“In the East, precious stones are looked upon as actual personalities—direct emanations from God, almost—nay, quite—alive,’”wrote Edmund Russell, when explaining how Jacob’s understanding of the lore of gems was crucial to his success... Russell recalled Jacob pointing out the significance of the different stones in a statue of Yama, the four-armed Hindu God of death—green chalcedony for his trident, yellow sard for his strangling chord, red agate for his club and almandine ruby for his sword. Drawing on his knowledge of Hindu lore, Jacob explained that Vishnu, in one of his nine incarnations as saviour of the world, committed a single sin so that he might understand the remorse that ordinary mortals feel. On his return to the abode of the Gods, as he began repeating his mantras, a single teardrop fell to earth. “From this, the anguish of a God, crystallised the first sapphire”, the jewel of repentance. Vishnu’s consort, Lakshmi, the Goddess of wealth, was said to preside over “all the jewels and precious metals in the womb of the earth”. Parvati, the Goddess of love preferred pearls, whereas emeralds were sacred to Sarasvati, the patroness of learning and music...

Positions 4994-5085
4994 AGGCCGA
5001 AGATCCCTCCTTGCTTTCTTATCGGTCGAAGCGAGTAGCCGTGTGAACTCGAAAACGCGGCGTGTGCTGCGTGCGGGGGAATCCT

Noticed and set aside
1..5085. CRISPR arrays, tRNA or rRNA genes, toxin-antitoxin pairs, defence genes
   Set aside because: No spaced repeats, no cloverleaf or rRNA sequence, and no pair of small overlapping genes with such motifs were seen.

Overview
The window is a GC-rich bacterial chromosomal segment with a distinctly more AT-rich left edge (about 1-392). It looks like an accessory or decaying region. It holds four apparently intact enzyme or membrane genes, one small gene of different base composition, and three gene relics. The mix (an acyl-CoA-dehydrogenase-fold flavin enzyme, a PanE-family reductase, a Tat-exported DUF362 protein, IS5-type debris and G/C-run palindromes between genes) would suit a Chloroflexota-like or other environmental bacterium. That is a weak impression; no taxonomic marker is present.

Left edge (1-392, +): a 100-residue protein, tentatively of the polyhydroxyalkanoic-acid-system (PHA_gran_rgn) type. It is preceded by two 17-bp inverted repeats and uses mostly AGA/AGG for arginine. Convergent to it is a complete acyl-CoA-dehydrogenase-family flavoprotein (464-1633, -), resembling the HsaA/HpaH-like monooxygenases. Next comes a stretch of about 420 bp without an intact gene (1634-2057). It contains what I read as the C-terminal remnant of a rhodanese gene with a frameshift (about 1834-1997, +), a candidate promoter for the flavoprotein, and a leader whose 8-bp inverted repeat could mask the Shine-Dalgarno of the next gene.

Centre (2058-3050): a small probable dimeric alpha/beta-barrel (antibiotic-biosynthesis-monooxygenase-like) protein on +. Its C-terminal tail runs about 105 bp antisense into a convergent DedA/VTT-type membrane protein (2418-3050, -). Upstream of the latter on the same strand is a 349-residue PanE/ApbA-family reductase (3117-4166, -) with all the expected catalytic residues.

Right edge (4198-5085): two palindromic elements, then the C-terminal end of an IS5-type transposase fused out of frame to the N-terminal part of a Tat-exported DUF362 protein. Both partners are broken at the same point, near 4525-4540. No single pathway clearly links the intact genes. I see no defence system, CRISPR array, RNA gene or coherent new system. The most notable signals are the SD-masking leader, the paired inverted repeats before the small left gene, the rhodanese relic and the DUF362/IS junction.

For an aspiring jeweller, Simla, the summer capital of the Raj, was the destination of choice. Where the government went, merchants, shopkeepers and traders followed. W Martin Towlle’s Hand Book and Guide to Simla, published in 1877, a year after Jacob’s arrival, listed two banks, a club and a library, two jewellers, ten businesses grouped under the title of drapers-milliners, haberdashers and tailors, eight hotels and boarding houses, three wine and general merchants and two druggists and chemists. Also listed was the office of the Civil and Military Gazette from where the young Kipling would send his dispatches to readers around India. The Viceregal residence was at Peterhof, which Lord Lytton likened to a “cow stable”.
Jacob’s accommodation of choice in his first few years was Lawries. Built in the 1830s, it was the oldest and largest hotel in Simla. It was also a favourite with long-term visitors. The three-storey building was situated just below the Ridge and fronted the Mall, where most of the shops were located. It prided itself on its central location and excellent view. Breakfast was served at 9 am, Tiffin at 2 pm and dinner at 7 pm. Extra charges were levied for kerosene lamps, wax candles, kettles of hot water and quarts of English porter. It had a comfortable and well-stocked lounge where copies of the Himalayan Advertiser and the Simla Advertiser could always be found.
Be the first to comment.